I saw a cool trick the other day involving the Poisson Distribution and Stirling's Approximation. Given a Poisson Distribution $ N $ ~ $ Poi( \lambda ) $ The probability that $N$ is equal to a given $n$ is defined to be: $$P ( N = n) = \frac { {\lambda}^n e^{n} } {n! } $$ What is the probability that $N$ is equal to it's mean? In this case, let's use $n$ as the mean of the distribution for reasons that will become clear later. Plugging $n$ into the definition of the Poisson distribution gives: $$P ( N = n) = \frac { n^n e^{n} } {n! } $$ At this point, we use Sterling's approximation. Which states that for large $n$: $n!$ ~ $ {\left( \frac { n } {e } \right) }^n \frac { 1 } { \sqrt{ 2 \pi n } }$ Plugging this into the definition of the Poission Distribution gives: $$P ( N = n) = \frac { n^n e^{n} } {{\left( \frac { n } {e } \right) }^n} \frac { 1 } { \sqrt{ 2 \pi n } } $$ Which simplifies to: $$P ( N = n) = \frac { 1 } { \sqrt{ 2 \pi n } } $$ So for large $n$ we end up with a nice result for the Probability that a Poisson Distribution will end up being equal to it's Expected Value. Convergence The convergence of the series is actually really quick. I checked the convergence for n between 1 and 50, and even by n=5, the approximation is very close, when I graphed it, the lines become indistinguishable very quickly.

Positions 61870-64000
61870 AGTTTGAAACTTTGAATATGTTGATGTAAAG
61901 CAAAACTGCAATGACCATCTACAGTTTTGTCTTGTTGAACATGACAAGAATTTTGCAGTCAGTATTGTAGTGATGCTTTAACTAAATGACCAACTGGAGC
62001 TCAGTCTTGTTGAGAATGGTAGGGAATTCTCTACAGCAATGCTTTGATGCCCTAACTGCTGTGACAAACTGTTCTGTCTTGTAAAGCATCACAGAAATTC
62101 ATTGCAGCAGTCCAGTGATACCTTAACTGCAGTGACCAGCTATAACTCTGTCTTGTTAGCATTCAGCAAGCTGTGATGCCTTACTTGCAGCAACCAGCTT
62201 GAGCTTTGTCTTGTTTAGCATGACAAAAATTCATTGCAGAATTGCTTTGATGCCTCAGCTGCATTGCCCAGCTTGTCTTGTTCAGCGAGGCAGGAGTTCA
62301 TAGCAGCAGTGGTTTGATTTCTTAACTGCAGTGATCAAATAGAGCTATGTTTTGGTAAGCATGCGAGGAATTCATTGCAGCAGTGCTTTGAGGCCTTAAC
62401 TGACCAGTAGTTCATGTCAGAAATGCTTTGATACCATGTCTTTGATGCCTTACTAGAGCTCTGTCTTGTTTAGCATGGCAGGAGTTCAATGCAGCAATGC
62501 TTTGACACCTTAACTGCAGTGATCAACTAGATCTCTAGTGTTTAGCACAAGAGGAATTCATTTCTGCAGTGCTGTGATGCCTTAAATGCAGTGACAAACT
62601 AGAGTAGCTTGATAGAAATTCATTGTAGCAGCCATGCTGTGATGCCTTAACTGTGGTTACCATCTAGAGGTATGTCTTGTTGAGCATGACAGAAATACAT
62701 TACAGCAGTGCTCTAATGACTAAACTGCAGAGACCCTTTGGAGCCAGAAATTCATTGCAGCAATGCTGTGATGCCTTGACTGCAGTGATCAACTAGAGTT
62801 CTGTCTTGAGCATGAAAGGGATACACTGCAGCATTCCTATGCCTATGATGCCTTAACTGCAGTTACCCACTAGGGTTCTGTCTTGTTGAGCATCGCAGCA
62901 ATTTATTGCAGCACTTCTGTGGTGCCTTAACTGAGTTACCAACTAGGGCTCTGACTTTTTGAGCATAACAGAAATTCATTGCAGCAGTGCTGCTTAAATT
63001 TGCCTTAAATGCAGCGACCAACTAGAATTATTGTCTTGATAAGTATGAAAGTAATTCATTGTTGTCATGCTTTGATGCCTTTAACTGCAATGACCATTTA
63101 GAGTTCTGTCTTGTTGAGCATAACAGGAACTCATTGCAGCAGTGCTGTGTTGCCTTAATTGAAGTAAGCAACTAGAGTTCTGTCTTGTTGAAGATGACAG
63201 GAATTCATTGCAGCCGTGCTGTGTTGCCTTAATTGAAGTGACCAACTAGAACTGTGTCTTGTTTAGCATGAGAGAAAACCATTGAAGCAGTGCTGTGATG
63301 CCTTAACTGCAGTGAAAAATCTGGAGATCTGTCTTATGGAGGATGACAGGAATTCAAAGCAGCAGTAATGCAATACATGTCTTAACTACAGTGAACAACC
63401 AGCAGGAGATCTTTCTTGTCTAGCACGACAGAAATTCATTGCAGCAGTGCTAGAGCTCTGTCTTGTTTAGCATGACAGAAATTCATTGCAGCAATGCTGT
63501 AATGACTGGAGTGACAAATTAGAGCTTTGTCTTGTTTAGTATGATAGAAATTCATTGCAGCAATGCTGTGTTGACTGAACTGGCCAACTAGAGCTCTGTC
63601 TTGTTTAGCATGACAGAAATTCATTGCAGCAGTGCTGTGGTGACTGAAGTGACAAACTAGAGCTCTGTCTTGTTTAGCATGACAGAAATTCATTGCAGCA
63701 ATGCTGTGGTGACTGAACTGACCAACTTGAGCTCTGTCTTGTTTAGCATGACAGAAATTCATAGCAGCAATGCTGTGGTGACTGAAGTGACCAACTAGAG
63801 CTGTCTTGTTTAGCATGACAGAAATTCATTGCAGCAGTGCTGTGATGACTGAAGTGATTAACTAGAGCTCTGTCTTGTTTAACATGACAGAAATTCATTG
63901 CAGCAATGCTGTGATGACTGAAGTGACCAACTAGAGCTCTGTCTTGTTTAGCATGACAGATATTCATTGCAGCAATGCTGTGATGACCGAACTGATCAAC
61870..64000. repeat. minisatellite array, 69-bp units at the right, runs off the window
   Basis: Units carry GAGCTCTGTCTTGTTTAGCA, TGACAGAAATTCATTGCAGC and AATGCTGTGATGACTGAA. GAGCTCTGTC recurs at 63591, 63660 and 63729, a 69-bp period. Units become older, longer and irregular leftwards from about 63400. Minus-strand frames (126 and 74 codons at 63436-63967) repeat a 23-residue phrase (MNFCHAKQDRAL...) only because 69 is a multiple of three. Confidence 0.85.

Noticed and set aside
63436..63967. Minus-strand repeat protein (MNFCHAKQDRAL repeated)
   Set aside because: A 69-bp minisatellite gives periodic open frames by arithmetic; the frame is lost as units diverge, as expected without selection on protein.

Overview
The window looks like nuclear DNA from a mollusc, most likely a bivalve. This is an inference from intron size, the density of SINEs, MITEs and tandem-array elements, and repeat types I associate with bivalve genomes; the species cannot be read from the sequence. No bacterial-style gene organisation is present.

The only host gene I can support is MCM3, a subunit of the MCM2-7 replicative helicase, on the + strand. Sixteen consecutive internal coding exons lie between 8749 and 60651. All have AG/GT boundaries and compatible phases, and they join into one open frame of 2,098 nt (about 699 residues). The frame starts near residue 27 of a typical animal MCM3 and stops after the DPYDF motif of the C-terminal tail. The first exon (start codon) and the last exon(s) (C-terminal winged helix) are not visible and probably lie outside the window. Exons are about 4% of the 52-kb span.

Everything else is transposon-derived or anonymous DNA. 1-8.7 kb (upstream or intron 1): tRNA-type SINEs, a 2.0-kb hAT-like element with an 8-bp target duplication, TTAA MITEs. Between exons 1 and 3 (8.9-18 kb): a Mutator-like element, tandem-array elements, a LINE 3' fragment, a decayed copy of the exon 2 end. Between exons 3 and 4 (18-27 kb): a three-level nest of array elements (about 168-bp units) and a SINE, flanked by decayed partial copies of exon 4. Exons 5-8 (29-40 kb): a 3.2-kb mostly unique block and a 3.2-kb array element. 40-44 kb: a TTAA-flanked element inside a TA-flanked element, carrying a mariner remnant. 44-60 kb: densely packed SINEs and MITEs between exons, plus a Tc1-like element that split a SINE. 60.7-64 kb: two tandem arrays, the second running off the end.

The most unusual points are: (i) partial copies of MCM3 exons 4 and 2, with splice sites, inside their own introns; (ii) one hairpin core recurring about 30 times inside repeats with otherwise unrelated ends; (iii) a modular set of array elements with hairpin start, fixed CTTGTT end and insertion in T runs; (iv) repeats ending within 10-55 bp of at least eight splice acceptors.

AuthorI work as a pricing actuary at a reinsurer in London. Categories
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September 2020

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